Canadian filmmaker Mike Hoolboom seems to have hit his stride, his new feature length collage Public Lighting (2004) complimenting last year’s Imitations of Life (2003). Again divided into chapters and using appropriated images from diverse sources, the sections here each present a personality case-study. Re-appropriated footage is rarely used with the fluidity and dexterity present throughout this film, from a tour of bars where the narrator was dumped, a portrait of Philip Glass, to a model’s recounting of a disturbing juvenile encounter with a photographer. In an original way, this most recent pair of films by Hoolboom explore the effect of the media, images and recording devices on our everyday lives, solidly grounding his work in our media-saturated present.
Comprised entirely of archival footage from the First World War, Oh, Uomo (Yervant Gianikian and Angela Ricci Lucci, 2004) couldn’t be more rooted in the past. But to linger on the remarkable material presented is to miss the filmmakers’ subtle structuring of the material in order to tease out its complex significance. The images of injured or starving children are difficult to watch but provide a counterpoint to the image of wounded soldiers and the process of their slow rehabilitation. The second half of the film speaks of a wider horror that is the process of war and the structures that sustain it. The rehabilitation of the soldiers, the creation of fake limbs and the reconstruction of damaged faces, expose the mechanisms behind conflict and the pressure to turn people back into productive units to pay the price for war.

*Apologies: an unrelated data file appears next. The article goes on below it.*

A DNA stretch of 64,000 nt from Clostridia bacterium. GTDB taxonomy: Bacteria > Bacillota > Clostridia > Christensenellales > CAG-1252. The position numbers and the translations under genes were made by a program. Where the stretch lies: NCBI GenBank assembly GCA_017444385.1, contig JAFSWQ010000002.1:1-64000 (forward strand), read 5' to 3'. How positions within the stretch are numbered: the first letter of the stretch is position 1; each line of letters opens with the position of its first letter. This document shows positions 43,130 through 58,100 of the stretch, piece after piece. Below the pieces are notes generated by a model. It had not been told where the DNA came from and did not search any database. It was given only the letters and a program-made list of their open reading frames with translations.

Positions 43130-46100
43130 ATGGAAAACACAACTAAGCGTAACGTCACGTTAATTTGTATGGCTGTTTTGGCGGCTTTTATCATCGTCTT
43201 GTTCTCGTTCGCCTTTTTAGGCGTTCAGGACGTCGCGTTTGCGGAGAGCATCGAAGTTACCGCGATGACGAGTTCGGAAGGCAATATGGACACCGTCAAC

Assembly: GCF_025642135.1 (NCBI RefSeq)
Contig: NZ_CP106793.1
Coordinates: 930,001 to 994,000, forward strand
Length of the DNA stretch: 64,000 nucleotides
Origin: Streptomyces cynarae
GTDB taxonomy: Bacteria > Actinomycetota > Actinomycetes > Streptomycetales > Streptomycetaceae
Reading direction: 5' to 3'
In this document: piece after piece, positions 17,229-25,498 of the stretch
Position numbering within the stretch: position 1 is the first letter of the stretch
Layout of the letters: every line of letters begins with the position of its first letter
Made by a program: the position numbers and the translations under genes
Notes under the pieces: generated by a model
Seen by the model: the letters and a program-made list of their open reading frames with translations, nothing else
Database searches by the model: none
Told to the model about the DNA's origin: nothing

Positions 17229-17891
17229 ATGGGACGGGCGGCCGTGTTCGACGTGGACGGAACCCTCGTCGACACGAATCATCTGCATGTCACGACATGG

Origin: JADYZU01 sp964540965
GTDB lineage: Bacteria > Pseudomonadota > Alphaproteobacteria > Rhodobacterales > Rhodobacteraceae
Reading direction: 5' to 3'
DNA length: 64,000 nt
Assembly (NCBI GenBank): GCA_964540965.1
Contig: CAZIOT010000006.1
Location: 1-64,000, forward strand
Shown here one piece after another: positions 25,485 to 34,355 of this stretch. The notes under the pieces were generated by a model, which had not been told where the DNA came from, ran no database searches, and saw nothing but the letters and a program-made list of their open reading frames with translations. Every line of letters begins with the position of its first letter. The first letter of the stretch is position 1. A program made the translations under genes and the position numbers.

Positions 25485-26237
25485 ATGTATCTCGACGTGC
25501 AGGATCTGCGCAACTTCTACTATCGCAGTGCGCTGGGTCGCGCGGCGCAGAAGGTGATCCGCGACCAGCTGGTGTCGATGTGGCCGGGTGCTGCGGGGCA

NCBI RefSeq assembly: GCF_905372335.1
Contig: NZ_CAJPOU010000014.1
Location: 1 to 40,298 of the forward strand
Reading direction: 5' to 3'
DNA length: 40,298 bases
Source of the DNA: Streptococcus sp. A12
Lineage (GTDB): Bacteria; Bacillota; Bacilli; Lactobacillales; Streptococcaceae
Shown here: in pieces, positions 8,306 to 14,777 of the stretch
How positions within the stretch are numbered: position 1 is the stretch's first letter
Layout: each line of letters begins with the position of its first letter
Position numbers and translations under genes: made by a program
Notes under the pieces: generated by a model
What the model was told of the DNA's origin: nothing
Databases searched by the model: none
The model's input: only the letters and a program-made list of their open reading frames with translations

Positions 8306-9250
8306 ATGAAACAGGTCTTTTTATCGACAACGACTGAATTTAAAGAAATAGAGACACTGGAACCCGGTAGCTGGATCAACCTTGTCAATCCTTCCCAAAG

The Liberation of Images